Credit Suisse Moves to Block Jefferies Bid to Hire Bankersby
Swiss bank says five bankers sought by Jefferies agree to stay
Credit Suisse says Moneypenny among those staying at the firm
Credit Suisse Group AG is seeking to thwart an attempt by Jefferies Group LLC to lure away a group of senior bankers.
Five of eight Credit Suisse bankers who had been in talks to join Jefferies have instead agreed to stay on, according to a spokeswoman for the Swiss lender. Those staying include Jonathan Moneypenny, said the representative, Nicole Sharp. Jefferies had agreed to hire Moneypenny as its global co-head of leveraged-finance capital markets, according to a person with knowledge of the matter, who asked not to be identified because the discussions are private.
A spokesman for Jefferies as well as Moneypenny didn’t immediately respond to requests for comment.
It’s the second time in less than a year that New York-based Jefferies has sought to poach a group of senior managers from Credit Suisse. Jefferies hired a team of Credit Suisse bankers in May to expand its investment-banking technology business. That resulted in a lawsuit by the Swiss firm against the bankers as well as sparking a Financial Industry Regulatory Authority case against Jefferies, according to court filings and people with knowledge of the matter. Credit Suisse’s Sharp confirmed there’s an ongoing Finra case, declining to comment further.
“We have a top-ranked leveraged-finance franchise with a deep bench of senior talent," Sharp said in an e-mailed statement. "We remain fully committed to our market-leading business.”
Jeb Slowik, who was picked to co-head leveraged-finance originations, will also remain at Zurich-based Credit Suisse. Moneypenny has spent more than two decades at Credit Suisse while Slowik has been there for 16 years.
The renewed effort to recruit and retain leveraged-finance specialists reflects a reversal in fortunes for both banks, which had cut back as weak demand for credit hobbled Wall Street firms. The rebound in markets helped Jefferies to quadruple its fourth-quarter profit as fixed-income revenue surged. For Credit Suisse, leveraged finance remains among the more important lines of business in the U.S. and it’s seeking to protect that position as the market recovers.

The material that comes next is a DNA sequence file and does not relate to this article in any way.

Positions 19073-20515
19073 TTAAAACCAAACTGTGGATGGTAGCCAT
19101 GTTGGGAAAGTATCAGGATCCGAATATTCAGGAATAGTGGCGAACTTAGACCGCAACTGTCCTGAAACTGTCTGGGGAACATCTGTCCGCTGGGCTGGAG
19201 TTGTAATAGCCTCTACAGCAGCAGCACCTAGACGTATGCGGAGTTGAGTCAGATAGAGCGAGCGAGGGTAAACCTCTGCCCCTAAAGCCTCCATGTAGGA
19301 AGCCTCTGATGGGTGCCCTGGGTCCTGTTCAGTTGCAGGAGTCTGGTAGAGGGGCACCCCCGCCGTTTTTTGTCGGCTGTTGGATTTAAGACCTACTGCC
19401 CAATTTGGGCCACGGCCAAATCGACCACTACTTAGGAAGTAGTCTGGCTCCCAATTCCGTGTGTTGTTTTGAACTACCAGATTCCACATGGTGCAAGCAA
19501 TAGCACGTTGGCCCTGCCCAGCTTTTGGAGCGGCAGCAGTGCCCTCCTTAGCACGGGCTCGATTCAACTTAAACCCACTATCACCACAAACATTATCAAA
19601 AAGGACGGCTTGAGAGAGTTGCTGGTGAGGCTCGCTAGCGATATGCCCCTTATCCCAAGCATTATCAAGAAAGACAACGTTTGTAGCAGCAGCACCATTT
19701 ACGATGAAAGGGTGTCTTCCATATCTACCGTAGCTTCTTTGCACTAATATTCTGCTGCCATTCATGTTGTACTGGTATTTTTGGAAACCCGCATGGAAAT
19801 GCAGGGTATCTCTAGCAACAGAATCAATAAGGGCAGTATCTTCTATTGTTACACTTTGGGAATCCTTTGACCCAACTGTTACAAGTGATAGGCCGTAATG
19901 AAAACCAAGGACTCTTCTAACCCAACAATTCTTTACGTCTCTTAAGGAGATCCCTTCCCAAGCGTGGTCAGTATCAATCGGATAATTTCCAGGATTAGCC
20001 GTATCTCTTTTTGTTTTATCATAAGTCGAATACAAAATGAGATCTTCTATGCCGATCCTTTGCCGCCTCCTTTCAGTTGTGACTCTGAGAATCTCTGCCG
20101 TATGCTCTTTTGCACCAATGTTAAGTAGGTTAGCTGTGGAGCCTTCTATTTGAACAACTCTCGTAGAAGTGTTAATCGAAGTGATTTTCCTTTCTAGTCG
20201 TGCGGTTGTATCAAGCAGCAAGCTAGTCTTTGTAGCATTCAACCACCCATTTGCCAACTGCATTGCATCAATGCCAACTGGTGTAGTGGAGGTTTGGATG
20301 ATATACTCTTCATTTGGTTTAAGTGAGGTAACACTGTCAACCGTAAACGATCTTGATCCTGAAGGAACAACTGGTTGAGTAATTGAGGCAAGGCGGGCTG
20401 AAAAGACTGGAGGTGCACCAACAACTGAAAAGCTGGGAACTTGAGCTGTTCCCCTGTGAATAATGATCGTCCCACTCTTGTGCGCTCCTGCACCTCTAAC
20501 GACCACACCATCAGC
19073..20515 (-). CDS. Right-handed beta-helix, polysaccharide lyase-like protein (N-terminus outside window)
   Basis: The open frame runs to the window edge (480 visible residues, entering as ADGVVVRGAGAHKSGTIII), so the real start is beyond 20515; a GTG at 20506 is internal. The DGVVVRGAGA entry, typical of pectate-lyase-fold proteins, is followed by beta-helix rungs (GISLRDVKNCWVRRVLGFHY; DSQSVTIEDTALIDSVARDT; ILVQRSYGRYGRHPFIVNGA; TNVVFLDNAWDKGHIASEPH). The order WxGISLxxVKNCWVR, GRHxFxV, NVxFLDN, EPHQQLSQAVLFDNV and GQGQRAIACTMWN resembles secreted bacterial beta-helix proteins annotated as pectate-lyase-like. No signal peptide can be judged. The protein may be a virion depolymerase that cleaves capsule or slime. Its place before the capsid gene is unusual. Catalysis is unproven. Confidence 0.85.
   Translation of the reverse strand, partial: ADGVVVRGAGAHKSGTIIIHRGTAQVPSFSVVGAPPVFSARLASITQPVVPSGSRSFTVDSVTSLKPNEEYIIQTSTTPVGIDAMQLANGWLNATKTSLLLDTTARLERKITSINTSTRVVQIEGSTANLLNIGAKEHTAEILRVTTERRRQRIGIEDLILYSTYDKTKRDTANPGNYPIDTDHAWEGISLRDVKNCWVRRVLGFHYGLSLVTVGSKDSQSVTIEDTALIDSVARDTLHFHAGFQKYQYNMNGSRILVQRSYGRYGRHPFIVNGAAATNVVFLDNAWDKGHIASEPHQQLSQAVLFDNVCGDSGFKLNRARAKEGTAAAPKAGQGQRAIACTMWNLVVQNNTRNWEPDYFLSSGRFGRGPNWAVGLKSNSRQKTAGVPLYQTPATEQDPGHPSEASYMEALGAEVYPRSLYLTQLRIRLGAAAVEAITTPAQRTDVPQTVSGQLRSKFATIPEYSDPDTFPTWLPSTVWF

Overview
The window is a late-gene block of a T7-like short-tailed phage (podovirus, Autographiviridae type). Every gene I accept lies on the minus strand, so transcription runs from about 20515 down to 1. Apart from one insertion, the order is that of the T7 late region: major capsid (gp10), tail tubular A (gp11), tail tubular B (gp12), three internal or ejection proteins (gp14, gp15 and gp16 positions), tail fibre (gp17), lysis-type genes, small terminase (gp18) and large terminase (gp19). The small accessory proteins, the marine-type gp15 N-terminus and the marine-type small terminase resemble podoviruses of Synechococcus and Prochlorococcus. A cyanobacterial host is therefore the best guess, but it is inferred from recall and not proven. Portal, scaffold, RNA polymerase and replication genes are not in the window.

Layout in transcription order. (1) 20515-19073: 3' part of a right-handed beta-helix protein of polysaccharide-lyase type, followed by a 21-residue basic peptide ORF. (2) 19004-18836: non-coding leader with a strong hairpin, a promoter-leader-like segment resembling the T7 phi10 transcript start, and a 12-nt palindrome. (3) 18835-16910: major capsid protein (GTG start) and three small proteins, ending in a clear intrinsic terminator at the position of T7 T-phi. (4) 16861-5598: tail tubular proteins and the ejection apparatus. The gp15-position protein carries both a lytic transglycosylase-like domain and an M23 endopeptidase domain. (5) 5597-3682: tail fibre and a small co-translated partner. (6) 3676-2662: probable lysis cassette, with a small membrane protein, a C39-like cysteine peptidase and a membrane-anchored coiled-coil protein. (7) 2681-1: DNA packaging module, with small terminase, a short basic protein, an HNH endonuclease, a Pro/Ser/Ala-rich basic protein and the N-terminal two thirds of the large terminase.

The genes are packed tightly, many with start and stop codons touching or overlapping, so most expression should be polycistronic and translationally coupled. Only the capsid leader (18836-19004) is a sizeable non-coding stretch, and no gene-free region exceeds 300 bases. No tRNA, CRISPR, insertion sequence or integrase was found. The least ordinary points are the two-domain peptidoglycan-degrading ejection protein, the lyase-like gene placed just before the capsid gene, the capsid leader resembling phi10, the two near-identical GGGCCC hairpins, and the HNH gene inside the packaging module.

The three employees making the shift to Jefferies include Joseph Kieffer, who will head the U.S. part of the leveraged finance capital-markets division. John Bown, who will lead loan sales, and loan trader Brad Capadona are also moving, people familiar with the matter said. Reuters reported the moves on Tuesday.
Other bankers approached by Jefferies were in another unit of Credit Suisse, including Dean Decker, who’s part of the investment-banking team in real estate, gaming, leisure and lodging sectors. Decker is staying with the lender, Sharp said.
Jefferies, owned by Leucadia National Corp., has been shaking up management in almost all its major businesses -- bond and stock trading, investment banking and leveraged finance. In a recent client note, Jefferies Chief Executive Officer Rich Handler signaled the firm’s intent to bolster its operations by recruiting from other firms.
Employees must “recognize that sometimes remarkable talent becomes available and while at first it may appear threatening or career limiting in some short-sighted way, they fully embrace the concept that new smart A players combined with our existing smart A players is good for everyone,” Handler and Brian Friedman, chairman of the executive committee, said in the note from this week.